Dear Sunday Letter Friends,
Since my last Sunday letter, the whole week blurred right on by. And what I worried might happen with these Sunday letters is about to unfold… I didn’t blog about anything all week, and now I have two back-to-back letters.
Must do better.
John and I spent a couple of days in Hot Springs. A mid-week road trip messes with my brain. I had one of those, “What day is it?” type weeks. Add this morning’s time change to the equation, and I’m really out of sync.
I’ll keep this short and sweet.
In fact, this may be more Sunday postcard than Sunday letter.
Today, I am super proud to introduce you to my baby okra, basil, marigolds, and daisies. They sprouted about ten days after I planted them, and this morning they are happily growing in my makeshift greenhouse. Soon, I’ll thin them out—survival of the fittest and all. Later, after chance of frost, I’ll transplant them into new beds we’re planning.
I’m so ready for spring, aren’t you? This morning in Fayetteville, we are looking at another cold couple of days. I may need end-of-winter therapy if the weather doesn’t warm soon and stay there.
VERY CROOKED AND STEEP
I’m a scenic route sort of girl. Gimme a road identified as VERY CROOKED AND STEEP over a straight, hypnotic, always-under-construction interstate any day.
Scenic road tripping to Hot Springs means winding through two national forests—Ozark and Ouachita. It doesn’t get much better. Seriously. You never know what treasures you might run upon. Old cabins. Roadside diners. Hiking trails. Historical Markers. Cool Trees. Scenic Overlooks. Rock Shops. Wild critters. A Pot ‘o Gold. Love Shacks. Waterfalls. Interesting signs. Hobgoblins.
Come to think of it, a scenic route is therapy no matter the season.
The Pig Trail is one of my favorites. This time of year, the trees are tinged green and pink, just before budding. And the road is so crooked and steep you might pass yourself if you don’t pay attention.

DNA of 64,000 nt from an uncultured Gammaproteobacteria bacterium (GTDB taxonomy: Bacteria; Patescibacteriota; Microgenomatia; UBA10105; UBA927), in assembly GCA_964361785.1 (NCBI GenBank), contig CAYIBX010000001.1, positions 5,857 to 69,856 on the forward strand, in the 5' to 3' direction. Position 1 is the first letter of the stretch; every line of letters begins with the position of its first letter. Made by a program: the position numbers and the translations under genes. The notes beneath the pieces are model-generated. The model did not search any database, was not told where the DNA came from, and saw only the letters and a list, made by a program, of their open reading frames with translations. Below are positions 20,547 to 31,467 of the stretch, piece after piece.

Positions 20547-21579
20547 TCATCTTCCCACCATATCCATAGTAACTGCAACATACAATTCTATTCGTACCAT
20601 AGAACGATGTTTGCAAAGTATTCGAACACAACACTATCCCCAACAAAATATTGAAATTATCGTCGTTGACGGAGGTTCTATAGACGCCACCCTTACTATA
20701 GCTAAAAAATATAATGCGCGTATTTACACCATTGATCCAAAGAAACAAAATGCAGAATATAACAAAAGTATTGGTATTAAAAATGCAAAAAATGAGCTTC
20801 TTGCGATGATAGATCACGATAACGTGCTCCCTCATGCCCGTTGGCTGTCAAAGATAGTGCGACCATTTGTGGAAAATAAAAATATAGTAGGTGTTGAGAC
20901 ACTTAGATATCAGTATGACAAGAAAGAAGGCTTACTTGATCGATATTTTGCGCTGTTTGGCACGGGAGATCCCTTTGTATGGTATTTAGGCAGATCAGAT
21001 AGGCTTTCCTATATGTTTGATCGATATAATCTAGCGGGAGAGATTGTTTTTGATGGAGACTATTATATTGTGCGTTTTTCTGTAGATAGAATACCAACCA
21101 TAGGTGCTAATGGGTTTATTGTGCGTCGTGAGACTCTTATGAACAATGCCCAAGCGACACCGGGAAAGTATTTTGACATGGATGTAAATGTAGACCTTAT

WHERE THINGS STAY THE SAME
Hot Springs is a family tradition for us, and I’m big on tradition. Downtown is packed with Arkansas history, wrapped in folklore, and decorated with a dose of nostalgia. It’s a place that doesn’t seem to change. For instance, walk by the Wax Museum and take a gander at Little Red Riding Hood and the Wolf in the front window. They’ve been on display since I was a kid.
Oaklawn Park never much changes either. The reuben sandwiches are delicious. I always have a blast even though I rarely win.
Laughter really is the best medicine.
What say you?
Among my Facebook friends, there seems to be a long-running dispute about which burger is best in Russellville, Arkansas (and quite possibly the whole wide world): Feltners Whatta-Burger or C-J’s Butcher Boy Burger?
I’ve had both now. And I’m gonna need to have both again to decide.
They are both delish for different reasons. Best bet: Enjoy Feltners on the way to Hot Springs and C-J’s on the way home. Winner, winner.
School Kitchen Tip #3
Speaking of reuben sandwiches and delectable hamburgers, this week’s school kitchen tip (The School Kitchen Textbook c. 1915) comes from Part I Lesson I Food.
The subject of food is of vital importance, for life itself depends upon a regular, proper, and continuous supply of food. Our health depends upon the purity, wise selection, and wholesome preparation of food. Our enjoyment in partaking of food depends upon its flavor and appearance. The school girls of today will be the house and home keepers of tomorrow, and in these lessons they may learn how to select, prepare, combine and serve the daily food, in the most economical, wholesome, and attractive ways.
Oh my. Some things have drastically changed. Others, not so much.
This Sunday letter turned out to be longer than I thought it would be.
Very truly yours,
Grace Grits and Gardening
Farm. Food. Garden. Life.
The B-52s – Love Shack